Morgan Shepherd: A Racer Who Just Won't Quit

Bryan Davis KeithContributor IApril 1, 2009

TALLADEGA, AL - APRIL 26:  Morgan Shepherd, driver of the #89 Victory In Jesus Racing Dodge, makes a pit stop during the NASCAR Nationwide Series Aaron's 312 at Talladega Superspeedway on April 26, 2008 in Talladega, Alabama.  (Photo by John Harrelson/Getty Images for NASCAR)

I didn’t start following NASCAR until the 2003 season, and entered that year as a curious viewer with absolutely no knowledge of the sport’s history or its competitors. Thus, I had absolutely no clue who Morgan Shepherd was.

All I saw was a 60 plus year old man who just couldn’t give up a sport that had seemingly passed him by. 2003 saw Shepherd qualify for only two Sprint Cup races, scoring last place finishes in them both.


In fact, until 2008 I saw Shepherd running at the finish of only three of the 89 races that he started across NASCAR’s top three national divisions.

So when he announced that he was planning to run a full Nationwide Series schedule in his own No. 89 cars, I didn’t give it a second thought, dismissing his campaign as nothing more than the same field-filling I’d seen him engaging in for the past five years.


And for the first nine races of 2008, it was more of the same. Shepherd failed to qualify for the events at Daytona and Mexico City, while failing to finish the other seven that he did make the field for.


Then came Talladega.


As usual, the restrictor-plate racing offered at the high-speed Alabama oval resulted in a great deal of attrition, with lots of the fastest cars bowing out early with crash damage. Shepherd, meanwhile, stayed in the back of the pack and missed the wrecks.

Once the field thinned out, the then 66 year-old driver put the pedal to the floor and into the lead drafting pack, cracking the top 10 for much of the race’s final 30 laps and even challenging for the lead at one point.

By day’s end, Shepherd finished on the lead lap in the 13th position, a finish that turned eyes everywhere from the garage to the grandstands.


What did Shepherd do after this? Excited, he surprised everyone in the racing community when he called-in as a guest to Tony Stewart’s radio show the following week.

The call proved fruitful; impressed both with Shepherd’s top 15 finish the weekend prior plus his unvarnished enthusiasm to still be racing, Stewart and announcer Matt Yocum decided to pick up Shepherd’s tire bill for the upcoming race at Richmond.


Shepherd accepted the tires, and completed the race at Richmond in 28th, his best short track finish in any form of NASCAR racing since 2001.

The week after that, with tires again bought and paid for, Shepherd tamed the famed “Lady in Black” that is Darlington Raceway, finishing in the 16th position while outrunning some of the Sprint Cup Series’ brightest stars, including Jeff Burton, Matt Kenseth and Mark Martin.


Shepherd ended his 2008 campaign with eight top 25 finishes while finishing 29th in the Nationwide Series standings. Suddenly Shepherd wasn’t the old guy who couldn’t let go anymore.

Instead the Nationwide Series had a 67 year-old racer on their hands, defying the odds with a skeleton crew and race cars that carried the decals not of big corporate sponsors, but of Racing with Jesus ministries.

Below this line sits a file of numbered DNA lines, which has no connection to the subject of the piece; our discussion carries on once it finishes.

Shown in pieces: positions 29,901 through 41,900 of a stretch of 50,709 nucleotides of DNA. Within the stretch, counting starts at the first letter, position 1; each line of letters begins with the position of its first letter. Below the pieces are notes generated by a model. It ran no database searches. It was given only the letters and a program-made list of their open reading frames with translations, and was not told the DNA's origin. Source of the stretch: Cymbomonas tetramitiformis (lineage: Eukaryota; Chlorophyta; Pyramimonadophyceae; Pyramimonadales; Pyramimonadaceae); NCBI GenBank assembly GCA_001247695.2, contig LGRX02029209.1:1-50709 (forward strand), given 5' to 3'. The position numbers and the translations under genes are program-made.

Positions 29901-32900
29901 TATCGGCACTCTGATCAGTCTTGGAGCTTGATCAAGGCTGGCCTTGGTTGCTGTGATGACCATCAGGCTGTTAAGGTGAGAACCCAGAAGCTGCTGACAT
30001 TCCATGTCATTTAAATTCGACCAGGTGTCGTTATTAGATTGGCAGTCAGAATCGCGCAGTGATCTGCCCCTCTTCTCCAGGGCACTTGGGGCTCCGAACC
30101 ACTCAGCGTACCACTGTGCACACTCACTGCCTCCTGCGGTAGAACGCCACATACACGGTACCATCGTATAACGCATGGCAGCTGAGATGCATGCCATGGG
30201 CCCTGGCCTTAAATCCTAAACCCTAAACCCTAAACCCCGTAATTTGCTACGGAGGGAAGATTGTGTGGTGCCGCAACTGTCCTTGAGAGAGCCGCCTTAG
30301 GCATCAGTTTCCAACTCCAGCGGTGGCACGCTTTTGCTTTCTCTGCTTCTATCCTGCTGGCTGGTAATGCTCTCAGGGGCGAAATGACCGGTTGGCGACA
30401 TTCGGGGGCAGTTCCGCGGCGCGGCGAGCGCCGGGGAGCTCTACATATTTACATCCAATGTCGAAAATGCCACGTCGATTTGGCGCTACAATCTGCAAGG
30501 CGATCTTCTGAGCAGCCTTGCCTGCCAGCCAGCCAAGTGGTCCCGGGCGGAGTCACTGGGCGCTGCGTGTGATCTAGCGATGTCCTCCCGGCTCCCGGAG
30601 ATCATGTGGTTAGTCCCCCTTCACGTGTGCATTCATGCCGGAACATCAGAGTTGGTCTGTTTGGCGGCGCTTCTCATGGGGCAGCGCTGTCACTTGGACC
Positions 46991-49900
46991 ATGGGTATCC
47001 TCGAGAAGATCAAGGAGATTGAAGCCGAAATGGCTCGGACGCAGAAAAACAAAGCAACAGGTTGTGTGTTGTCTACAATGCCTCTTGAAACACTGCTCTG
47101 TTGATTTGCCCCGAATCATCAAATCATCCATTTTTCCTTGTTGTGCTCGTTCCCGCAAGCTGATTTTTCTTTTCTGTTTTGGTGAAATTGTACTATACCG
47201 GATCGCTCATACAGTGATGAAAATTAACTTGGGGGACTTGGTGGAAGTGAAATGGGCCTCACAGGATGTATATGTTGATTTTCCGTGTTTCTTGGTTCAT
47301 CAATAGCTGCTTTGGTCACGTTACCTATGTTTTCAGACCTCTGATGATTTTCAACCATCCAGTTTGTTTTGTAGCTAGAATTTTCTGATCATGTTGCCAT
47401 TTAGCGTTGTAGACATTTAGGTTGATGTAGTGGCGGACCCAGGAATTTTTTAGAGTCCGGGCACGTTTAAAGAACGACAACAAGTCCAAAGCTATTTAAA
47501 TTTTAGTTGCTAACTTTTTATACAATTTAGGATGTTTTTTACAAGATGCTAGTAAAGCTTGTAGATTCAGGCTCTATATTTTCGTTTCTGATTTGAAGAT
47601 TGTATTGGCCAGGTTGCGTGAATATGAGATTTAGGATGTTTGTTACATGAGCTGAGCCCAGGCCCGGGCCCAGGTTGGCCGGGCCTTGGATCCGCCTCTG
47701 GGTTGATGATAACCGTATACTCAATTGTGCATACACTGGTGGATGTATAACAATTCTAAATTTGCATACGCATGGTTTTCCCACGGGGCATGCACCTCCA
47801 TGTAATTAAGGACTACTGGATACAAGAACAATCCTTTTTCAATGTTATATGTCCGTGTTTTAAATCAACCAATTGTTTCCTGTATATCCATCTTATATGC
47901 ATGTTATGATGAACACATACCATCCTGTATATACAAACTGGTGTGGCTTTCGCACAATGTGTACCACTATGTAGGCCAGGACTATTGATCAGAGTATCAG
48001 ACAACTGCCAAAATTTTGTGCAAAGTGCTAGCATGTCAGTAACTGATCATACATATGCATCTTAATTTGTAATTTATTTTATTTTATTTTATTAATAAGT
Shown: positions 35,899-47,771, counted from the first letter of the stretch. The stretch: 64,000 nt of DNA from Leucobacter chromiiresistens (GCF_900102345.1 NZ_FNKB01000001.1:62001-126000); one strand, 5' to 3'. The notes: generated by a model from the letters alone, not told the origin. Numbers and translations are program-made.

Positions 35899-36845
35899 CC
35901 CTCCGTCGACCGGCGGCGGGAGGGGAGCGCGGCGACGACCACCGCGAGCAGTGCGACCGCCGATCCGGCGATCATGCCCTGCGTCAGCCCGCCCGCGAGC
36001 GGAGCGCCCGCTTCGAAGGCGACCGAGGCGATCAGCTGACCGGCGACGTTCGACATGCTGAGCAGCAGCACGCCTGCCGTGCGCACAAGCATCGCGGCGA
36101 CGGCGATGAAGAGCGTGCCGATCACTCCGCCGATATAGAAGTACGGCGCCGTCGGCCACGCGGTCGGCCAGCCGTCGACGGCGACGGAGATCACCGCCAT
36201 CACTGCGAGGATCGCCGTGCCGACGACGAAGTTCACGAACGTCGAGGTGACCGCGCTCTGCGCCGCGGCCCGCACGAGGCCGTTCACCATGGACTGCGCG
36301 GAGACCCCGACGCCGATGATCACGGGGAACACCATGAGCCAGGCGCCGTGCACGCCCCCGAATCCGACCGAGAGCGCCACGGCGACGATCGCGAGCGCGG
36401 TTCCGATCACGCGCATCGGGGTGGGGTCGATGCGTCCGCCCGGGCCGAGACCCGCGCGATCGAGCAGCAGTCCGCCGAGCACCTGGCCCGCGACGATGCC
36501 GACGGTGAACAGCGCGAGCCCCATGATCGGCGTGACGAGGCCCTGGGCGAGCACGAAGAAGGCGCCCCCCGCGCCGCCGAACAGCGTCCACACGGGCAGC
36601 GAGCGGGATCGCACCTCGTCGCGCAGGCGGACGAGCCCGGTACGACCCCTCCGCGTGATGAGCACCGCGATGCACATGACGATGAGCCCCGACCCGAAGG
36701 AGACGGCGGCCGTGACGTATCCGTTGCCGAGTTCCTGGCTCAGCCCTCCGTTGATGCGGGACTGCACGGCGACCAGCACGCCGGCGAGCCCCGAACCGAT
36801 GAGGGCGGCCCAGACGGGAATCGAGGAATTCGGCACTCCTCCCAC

And the NASCAR community took notice. While star drivers including Cup champions Dale Jarrett and Tony Stewart picked up the tire bill for Shepherd on numerous occasions in 2008, Kevin Harvick took that one step further, offering Shepherd technical help where he could at the track through his own Kevin Harvick, Incorporated operation.

I’ll never forget the sight of seeing the elder Shepherd jump from his underdog ride after practice at the Nationwide race in Charlotte in October, only to sprint through the garage straight to Harvick’s hauler, eager to hear from a driver more than two decades younger than he anything he could do to his machine to qualify for the night’s race (he failed to make the field that night nonetheless).


More importantly, Harvick gave Shepherd a special gift for the 2009 campaign…one of his own KHI Chevrolets.


And Shepherd has put his new hot rod to work. Not only has he qualified for the first four races of the 2009 Nationwide Series season, he posted two top 20 finishes at Fontana and Las Vegas. Both of these western tracks are long, horsepower driven and heavily dependent on aerodynamics. In short, they’re a nightmare for underdog teams.


That didn’t stop Shepherd from outrunning multi-million dollar super-teams from Joe Gibbs Racing, JR Motorsports and Roush Fenway Racing.


And that’s why, despite having endured two destructive crashes at Bristol two weeks ago that left his prize KHI Chevrolet a mangled wreck, I don’t see Shepherd missing the field for this weekend’s upcoming Nationwide Series race at Texas. Nor do I see him having a hard time being competitive.


Morgan Shepherd is not going to win the 2009 Nationwide Series title. Chances are but nil he’ll even come close to winning a single race. But, even pushing 70, Shepherd is playing with the big boys of NASCAR racing today.

With minimal sponsorship and technical support, he is accomplishing more on the race track than youngsters less than a third his age.


That may not rival the exploits of Shaquille O’Neal or Kurt Warner in many sports fans’ eyes. But to those who follow NASCAR and know how hard it is for underdog racers today, it truly is something significant.

See you in Fort Worth, Morgan.